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IDDRC Research Highlights
The Intellectual and Developmental Disabilities Research Center's signature research project "Auditory Processing as a Prognostic Biomarker in Diverse IDDs" investigates the utility of infant brain scanning using magnetoencephalography with stimulus paradigms differentially sensitive to language-specific vs. general cognitive impairment in infants with a variety of genetic risk factors for later intellectual disability.
The IDDRC's goal is to predict not only later intellectual disability diagnosis, but also to characterize it in terms of language domain specificity vs. more generalized cognitive impairment. In order to maximize the prognostic value, we adopt a split cohort accelerated design in which longitudinal assessment of brain electrophysiology at 6, 12, and 18 months is used to predict interim functional status at age 3 years, while a second cohort is recruited at age 3 with a similar spectrum of risk factors and followed to age 6 when a more definitive diagnosis can be made.
Unique MEG hardware at CHOP allows sensitive scanning of infants, while conventional MEG in the same magnetically shielded room can provide analogous data from the older children. This work is predicated on the successful program from the last IDDRC funding cycle in which MEG studies were performed in minimally-verbal/non-verbal school-aged children with autism spectrum disorder, as well as age and NVIQ-matched children with a range of genetic etiologies. We benefited from the development of the MEG-PLAN behavioral/technical protocol that enabled scanning in these rarely included populations and allowed data from three stimulus paradigms to be evaluated in terms of associations with measure of language and cognitive function. The current project draws heavily on the technical capabilities of the IDDRC Neuroimaging and Neurocircuitry Core as well as the clinical recruitment capabilities of the IDDRC Clinical and Translational Core. In general, the project also integrates with the Biostatistics and the Genomics cores and thus represents the programmatic vision of the IDDRC as a whole.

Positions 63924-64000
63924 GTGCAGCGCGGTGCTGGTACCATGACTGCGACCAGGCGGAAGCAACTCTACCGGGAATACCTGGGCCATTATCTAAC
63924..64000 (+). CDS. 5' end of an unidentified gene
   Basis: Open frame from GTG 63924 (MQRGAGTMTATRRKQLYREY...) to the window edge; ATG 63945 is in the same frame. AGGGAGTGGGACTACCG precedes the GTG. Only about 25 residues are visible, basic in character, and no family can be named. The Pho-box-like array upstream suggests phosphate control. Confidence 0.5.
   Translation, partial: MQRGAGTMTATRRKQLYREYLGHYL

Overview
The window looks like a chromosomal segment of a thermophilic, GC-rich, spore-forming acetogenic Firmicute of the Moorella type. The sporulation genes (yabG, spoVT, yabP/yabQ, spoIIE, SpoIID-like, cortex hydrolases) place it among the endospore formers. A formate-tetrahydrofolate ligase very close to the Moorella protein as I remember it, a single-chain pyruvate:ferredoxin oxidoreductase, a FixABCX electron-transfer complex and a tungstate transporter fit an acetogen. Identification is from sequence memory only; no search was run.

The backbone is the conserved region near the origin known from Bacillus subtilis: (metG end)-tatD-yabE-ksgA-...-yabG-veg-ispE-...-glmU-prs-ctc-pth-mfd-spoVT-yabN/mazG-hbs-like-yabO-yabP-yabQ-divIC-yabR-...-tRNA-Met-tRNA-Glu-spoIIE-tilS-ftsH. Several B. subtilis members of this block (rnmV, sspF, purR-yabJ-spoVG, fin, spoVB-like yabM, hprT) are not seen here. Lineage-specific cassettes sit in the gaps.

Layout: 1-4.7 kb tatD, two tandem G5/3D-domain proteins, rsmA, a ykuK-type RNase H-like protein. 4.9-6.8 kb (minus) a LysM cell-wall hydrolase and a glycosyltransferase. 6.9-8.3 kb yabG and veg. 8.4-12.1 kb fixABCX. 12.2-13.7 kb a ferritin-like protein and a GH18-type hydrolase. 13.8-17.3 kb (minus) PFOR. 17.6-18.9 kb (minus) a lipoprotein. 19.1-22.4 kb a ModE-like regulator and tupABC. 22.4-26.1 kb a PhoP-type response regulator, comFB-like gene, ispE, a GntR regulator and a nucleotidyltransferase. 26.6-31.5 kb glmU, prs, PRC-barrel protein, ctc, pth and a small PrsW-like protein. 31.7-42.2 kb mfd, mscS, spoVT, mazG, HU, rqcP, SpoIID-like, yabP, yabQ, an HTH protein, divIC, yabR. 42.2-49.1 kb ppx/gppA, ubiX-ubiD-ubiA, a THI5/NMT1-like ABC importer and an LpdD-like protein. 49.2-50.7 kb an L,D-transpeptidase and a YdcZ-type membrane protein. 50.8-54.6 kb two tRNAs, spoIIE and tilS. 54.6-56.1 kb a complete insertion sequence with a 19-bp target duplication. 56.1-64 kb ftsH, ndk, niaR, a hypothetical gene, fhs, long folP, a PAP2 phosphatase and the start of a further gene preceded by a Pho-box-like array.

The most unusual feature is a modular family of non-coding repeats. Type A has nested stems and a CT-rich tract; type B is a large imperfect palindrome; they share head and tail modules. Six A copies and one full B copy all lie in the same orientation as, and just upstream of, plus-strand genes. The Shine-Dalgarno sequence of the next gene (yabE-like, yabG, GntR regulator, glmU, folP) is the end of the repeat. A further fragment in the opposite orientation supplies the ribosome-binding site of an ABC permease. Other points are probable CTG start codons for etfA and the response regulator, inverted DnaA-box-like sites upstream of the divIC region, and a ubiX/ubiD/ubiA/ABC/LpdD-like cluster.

Leaders of the Auditory Processing as a Prognostic Biomarker in Diverse IDDs project include Principal Investigator Timothy Roberts, PhD, and co-investigators Chris Edgar, PhD, and Emily Kuschner, PhD.